Two floors are filled with a mind- and body-boggling array of high-tech, user-friendly machines, traditional equipment like punching bags and free weights, open spaces for specialized group exercise and yoga classes and a central health and wellness resource center where experts from URI’s Health Services, nutrition, and kinesiology programs offer expert advice. The bright orange walls serve as way-finding cues for visitors, and security cameras are placed throughout the facility. The sound systems in the group exercise and class areas are able to pump up the energy with pulsing tunes or calm a mind-body class.
The new center complies with the Americans with Disabilities Act and is fully accessible with wheelchair access to both levels. ADA resistance equipment and signs in Braille are among the features.
“I knew we were going to build something special here,” said Thomas R. Dougan, vice president for Student Affairs. “But I still can’t comprehend how spectacular this is. We keep working to improve the University, and this is certainly an example of our efforts to put students at the center of all we do here. What young person wouldn’t be impressed by such a facility? I am grateful for the private support that helped us complete this project, and proud of everyone who worked on it.”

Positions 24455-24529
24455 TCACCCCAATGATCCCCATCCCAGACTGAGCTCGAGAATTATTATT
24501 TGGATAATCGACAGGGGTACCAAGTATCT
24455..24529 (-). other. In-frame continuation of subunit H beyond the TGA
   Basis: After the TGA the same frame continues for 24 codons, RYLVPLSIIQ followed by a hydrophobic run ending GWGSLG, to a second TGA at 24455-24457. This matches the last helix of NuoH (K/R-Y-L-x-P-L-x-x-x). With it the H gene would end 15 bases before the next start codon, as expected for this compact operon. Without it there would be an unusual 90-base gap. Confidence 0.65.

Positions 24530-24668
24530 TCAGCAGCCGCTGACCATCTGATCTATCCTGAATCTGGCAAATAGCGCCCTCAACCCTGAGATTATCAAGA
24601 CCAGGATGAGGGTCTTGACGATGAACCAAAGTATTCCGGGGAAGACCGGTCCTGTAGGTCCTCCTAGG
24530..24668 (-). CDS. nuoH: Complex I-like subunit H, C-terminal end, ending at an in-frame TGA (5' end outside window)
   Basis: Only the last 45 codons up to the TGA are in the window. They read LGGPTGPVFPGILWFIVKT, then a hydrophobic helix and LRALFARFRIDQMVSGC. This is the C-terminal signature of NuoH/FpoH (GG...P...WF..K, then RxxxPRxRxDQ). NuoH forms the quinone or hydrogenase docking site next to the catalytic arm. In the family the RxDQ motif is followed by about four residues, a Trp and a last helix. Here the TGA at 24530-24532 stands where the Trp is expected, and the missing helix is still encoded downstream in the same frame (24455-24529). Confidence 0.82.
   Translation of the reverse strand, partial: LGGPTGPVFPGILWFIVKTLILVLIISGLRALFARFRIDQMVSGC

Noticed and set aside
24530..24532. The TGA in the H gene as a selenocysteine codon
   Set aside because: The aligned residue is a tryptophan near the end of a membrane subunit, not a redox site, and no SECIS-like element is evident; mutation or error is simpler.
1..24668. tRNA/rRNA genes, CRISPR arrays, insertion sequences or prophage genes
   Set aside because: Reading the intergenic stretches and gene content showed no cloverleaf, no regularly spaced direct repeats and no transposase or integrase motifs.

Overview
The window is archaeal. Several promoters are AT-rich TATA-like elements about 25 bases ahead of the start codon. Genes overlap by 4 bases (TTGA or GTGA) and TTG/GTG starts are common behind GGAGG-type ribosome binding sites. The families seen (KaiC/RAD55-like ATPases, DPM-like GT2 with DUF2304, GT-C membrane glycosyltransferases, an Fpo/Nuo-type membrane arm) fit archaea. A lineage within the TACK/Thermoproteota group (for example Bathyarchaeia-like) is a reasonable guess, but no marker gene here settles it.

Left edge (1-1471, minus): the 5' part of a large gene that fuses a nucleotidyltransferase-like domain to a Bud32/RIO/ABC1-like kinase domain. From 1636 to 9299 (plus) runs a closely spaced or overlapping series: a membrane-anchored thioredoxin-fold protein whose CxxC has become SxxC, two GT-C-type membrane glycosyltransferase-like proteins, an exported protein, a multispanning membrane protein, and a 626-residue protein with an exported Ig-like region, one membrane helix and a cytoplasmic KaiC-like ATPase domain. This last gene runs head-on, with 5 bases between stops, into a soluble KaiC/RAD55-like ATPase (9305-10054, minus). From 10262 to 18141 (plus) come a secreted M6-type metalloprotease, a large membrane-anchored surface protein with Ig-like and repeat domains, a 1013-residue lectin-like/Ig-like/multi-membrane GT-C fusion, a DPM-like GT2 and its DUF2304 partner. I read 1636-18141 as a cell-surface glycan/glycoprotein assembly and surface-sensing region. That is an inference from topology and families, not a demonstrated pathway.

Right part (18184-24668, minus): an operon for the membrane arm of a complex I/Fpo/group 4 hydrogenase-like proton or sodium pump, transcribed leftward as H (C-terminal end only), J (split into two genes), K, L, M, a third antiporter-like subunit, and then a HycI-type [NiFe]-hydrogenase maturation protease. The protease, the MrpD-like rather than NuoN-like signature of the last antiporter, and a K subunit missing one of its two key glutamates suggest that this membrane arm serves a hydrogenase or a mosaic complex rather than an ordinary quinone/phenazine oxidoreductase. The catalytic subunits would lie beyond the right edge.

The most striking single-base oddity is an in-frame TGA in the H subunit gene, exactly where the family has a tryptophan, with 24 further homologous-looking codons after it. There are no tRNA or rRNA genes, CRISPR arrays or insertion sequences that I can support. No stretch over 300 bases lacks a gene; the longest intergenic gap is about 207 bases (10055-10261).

“All of our equipment was bought with the knowledge that it will have extremely high use,” said Jodi Hawkins, director of Recreation Services. “For a campus recreation facility, this is the cream of the crop. We have every single piece of equipment we wanted, and everyone who worked on this was committed to creating the best facility possible. It has a full intercom system, all the doors are alarmed, and security cameras are in place around the facility. We want people to know that this is a safe environment for all participants.”
The contractor on the project is Iron Construction Group, LLC, of Warwick, and URI’s project manager is Keough Construction Management of East Providence.